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The Peterbilt 220EV


Peterbilt 220EV

The Peterbilt 220EV is designed for pickup and delivery, food and beverage, and regional haul applications. The goal in its design was to maximize driver comfort and productivity. And with it being an all-electric vehicle with a range of 200 miles, the Peterbilt 220EV can meet all your local needs in the cleanest way possible.


The zero-emission, all-electric 220EV features an e-motor, an onboard charger, and two battery packs. It gets up to 469 hp with battery capacities between 141 and 282 kWh. 

In the place of what would be a large engine in a diesel-powered truck is the Peterbilt 220EV’s power electronic cradle. The power electronic cradle houses the vehicle software, cab heater and air conditioner unit, onboard charger, and battery disconnect controls. Its location offers an easily accessible service point to maximize uptime.And best of all, its total recharge time is only 1 to 2 hours when using a DC fast-charging system. 

The 220EV is available in a Class 6 with a GVWR of 26,000 lbs and a Class 7 with a GVWR of 33,000 lbs. To further suit customers’ needs, Peterbilt gave the 220EV three different wheelbases: 206 inches, 218 inches, and 274 inches. The truck also has three different body length options: 24 ft, 26 ft, and 30 ft. 


If you’re confused about how these electric vehicles can work without a conventional engine and transmission, let’s break it down.

In the Peterbilt 220EV, an inverter converts battery energy into power for the electric motor. Then the direct-drive motor powers the drive shaft. This eliminates the need for a transmission. Finally—and a must-have feature in electric vehicles in a “stop-and-go” application—is regenerative braking. This allows the truck to capture energy from braking and convert it into energy that can propel the vehicle forward. 

Electric vehicles have their benefits. The obvious benefit is zero emissions, but the benefit that is less obvious is found in the vehicle’s maintenance frequency.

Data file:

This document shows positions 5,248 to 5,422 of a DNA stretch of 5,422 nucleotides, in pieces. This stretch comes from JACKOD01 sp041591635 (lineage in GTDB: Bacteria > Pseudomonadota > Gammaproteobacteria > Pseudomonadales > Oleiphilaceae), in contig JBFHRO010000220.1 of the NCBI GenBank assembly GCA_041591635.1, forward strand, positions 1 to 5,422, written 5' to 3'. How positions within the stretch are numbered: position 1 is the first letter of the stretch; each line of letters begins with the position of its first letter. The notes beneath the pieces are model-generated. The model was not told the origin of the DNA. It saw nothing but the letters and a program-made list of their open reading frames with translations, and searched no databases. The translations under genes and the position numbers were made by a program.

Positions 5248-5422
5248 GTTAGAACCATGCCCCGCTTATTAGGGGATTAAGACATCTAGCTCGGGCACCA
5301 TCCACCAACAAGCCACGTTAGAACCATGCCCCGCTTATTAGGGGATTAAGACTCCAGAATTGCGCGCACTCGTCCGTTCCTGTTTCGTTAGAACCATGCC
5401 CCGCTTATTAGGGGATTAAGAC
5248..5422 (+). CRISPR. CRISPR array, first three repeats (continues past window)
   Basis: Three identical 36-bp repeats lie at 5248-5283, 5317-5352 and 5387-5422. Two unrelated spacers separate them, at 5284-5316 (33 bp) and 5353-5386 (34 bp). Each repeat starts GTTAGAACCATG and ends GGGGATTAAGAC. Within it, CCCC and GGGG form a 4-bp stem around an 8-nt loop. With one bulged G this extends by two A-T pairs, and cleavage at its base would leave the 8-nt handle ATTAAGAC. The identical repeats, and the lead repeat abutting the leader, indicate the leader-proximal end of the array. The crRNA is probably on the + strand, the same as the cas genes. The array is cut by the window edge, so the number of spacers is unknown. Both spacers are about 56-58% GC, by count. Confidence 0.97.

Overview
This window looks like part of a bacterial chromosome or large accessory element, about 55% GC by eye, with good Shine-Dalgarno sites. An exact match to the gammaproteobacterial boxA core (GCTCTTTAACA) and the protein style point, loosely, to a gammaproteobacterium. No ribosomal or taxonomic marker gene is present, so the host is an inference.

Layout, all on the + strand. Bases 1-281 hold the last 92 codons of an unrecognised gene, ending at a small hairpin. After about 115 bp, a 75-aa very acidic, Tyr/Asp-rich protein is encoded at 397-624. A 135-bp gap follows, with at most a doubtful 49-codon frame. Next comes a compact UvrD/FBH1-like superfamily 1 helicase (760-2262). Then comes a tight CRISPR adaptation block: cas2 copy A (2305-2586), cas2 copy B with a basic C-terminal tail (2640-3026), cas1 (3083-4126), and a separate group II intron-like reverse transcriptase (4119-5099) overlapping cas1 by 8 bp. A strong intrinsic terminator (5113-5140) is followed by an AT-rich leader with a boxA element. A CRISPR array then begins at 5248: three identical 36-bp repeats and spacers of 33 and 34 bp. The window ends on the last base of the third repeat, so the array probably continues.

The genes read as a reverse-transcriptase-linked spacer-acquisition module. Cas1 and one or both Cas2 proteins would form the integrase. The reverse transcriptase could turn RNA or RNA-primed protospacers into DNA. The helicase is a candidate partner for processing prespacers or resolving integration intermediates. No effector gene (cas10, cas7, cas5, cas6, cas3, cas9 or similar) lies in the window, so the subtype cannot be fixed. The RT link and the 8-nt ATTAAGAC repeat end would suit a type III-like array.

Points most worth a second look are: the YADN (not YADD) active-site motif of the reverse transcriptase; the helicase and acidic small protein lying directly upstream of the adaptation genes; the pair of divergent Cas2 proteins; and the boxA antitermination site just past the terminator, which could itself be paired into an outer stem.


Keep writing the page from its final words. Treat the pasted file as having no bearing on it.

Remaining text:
The Alternative Fuels Data Center states that electric vehicles typically require less maintenance than a vehicle with an internal combustion engine. This is due to the fact that the motor, battery, and associated electronics require little to no regular maintenance. There are also fewer fluids to maintain, such as engine oil. Then, because of regenerative braking, the Alternative Fuels Data Center found that brake wear is significantly reduced in electric vehicles. And finally, an electric vehicle simply has far fewer moving parts relative to a vehicle that runs on an internal combustion engine.

Due to these reasons, many EV owners have reported fewer trips to the service bay. However, when the truck does need service, Peterbilt designed it for an ease of serviceability to decrease downtime as much as possible.


Designed with the hardworking driver in mind, the Peterbilt 220EV offers enhanced driver visibility, great maneuverability with a tight turning radius, and a spacious interior with a cab width of 95 inches and a cabin height of 104 inches. The driver’s seat features air suspension with a two-person bench seat as a standard feature or an optional single-person air ride passenger seat. The truck also has standard cruise control and power windows as well as power and heated mirrors.

Additional features available include: speakers and wiring for customer-installed radio, wiring for customer-installed backup alarm, backup alarm, rear mud flap hanger and shields, Reyco rear shock absorbers, Reyco rear axle stabilizer bar, and orange or red seat belts.

And of course, the fact that the Peterbilt 220EV is an electric vehicle makes it a quieter machine to operate. This decreases driver fatigue and also increases the driver’s comfort.


For those interested in purchasing a Peterbilt EV (the company has three in its lineup), Peterbilt’s website offers an Operating Costs Calculator (OCC). The OCC helps prospective EV owners compare the power consumption and fuel costs between a diesel-powered vehicle and an electric vehicle. Site visitors can input the cost of electricity, diesel fuel, the vehicle, and more to calculate which option makes the most sense for their fleet.

Local and federal incentive programs are also listed on the site. Some include up to 50% of new vehicle and charger cost, $185,000 of new vehicle cost, rebates of $150,000, up to 100% of the incremental cost compared to diesel, and more.

When it’s time to make a change to a new vehicle, opt for one that gets the job done as efficiently (and as clean) as possible.


Find out more about the Peterbilt 220EV, incentive programs, and compare costs, visit

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